Posted at 12:39 am May 31, 2012 EDT
Yesterday I listed a pair of copper earrings. I've done eveything I could think of to bring it to the first pages of the search. I'm at page 8. Other items that don't even use the relevancy terms, etc are on page 1 2 3. It makes you feel kinda helpless here.
Posted at 6:23 am May 31, 2012 EDT
I do not think it makes it more difficult to be found. What is does do is make is VERY IMPORTANT to have really good photos, at least on the very first photo.
It is important to have a well rounded listing. The first thing people see is the photo. The best way to be found so that people can see your photo is a great title and tags. The best way to make a sale is have a great description, which helps you to be found in Google.
All aspects of the listing relies on all aspects of the listing. When people are having trouble being found it isn't always because the title or tags are bad. It could be a bad photo or not so good description. Everything needs to be in place. This is the foundation of your entire shop.
It is better to have 20 really great listing than 500 really bad ones.
Posted at 9:43 am May 31, 2012 EDT
I agree with Eric, the premise of optimisation is the same as it has always been and the whole package is the same premise as it has always been. Get the basics right and then tweak if you want to when little changes are discovered in how the algorithm on Etsy works or what Google decides to throw at people in it's latest changes (Penguin for example.)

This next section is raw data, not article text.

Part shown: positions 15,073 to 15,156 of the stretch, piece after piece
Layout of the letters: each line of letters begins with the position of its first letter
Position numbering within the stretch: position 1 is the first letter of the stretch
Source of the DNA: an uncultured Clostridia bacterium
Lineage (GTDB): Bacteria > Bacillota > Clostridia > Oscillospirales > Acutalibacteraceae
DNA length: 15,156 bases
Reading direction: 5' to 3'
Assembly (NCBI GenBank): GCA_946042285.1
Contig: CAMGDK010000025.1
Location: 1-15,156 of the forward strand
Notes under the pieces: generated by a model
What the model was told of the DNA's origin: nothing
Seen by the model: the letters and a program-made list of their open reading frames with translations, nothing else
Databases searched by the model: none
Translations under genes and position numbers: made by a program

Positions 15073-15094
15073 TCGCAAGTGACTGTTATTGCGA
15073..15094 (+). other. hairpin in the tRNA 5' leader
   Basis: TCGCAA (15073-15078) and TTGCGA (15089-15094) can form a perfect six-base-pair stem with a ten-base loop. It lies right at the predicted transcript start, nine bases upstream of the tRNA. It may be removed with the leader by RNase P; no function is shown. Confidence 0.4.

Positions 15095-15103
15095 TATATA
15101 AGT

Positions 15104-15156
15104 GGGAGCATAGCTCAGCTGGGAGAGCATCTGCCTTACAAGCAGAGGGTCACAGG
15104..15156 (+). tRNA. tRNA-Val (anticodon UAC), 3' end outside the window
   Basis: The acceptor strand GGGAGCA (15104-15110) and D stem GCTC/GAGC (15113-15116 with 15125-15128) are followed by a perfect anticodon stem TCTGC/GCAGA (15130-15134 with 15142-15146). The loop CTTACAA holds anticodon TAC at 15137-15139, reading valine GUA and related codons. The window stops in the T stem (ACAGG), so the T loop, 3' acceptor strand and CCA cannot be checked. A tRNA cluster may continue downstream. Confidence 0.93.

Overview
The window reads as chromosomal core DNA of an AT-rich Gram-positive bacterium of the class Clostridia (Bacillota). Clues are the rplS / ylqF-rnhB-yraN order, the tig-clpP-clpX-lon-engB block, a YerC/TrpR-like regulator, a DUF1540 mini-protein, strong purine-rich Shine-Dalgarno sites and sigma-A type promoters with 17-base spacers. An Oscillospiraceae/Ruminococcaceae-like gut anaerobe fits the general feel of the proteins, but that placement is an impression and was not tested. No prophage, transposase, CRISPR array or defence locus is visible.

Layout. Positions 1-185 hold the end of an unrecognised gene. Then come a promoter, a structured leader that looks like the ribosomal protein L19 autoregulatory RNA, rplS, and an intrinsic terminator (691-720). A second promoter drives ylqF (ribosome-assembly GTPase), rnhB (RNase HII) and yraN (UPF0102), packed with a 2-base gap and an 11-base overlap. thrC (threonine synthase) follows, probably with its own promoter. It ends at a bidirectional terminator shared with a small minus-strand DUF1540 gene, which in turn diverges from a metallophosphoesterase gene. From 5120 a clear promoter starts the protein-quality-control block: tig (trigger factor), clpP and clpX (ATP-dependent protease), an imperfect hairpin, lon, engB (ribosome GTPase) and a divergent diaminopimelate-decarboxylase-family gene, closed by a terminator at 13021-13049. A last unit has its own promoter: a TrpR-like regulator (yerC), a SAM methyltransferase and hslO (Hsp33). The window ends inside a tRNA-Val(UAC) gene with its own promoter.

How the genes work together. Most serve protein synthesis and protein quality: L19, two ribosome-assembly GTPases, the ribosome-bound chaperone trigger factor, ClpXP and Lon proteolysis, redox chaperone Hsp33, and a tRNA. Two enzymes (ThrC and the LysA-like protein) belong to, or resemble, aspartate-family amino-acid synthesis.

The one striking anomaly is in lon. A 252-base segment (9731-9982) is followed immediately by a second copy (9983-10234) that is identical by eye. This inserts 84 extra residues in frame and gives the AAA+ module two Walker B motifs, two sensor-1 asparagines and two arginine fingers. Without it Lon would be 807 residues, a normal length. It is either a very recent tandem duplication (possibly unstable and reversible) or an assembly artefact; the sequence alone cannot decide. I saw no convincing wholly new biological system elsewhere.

Etsy wants good titles and tags.
Google wants good titles and descriptions. Also your shop title/header and announcement are important.
It makes perfect sense to have excellent photos, buyers like to look at your nice things in nice images. It makes perfect sense to have good policies, to tell people about yourself and so on. You promote and market in ways that increase your profile on and off Etsy. Anything that gets you seen will help you.
The only people who can get away with not have the best pictures or doing any promotion or having brilliant tags are those that have been on Etsy for a while, have lots of repeat buyers and are heavily indexed on search engines and links galore all over the place.
Posted at 10:30 am May 31, 2012 EDT
Rats! I typed your name wrong. I'm so sorry :( Leave it to me to do something like that.
How you feel about white backgrounds for our photos? I'm reading all over the place that white is where it's at for Etsy. But I would like to hear from someone with knowledge rather than gossip ... lol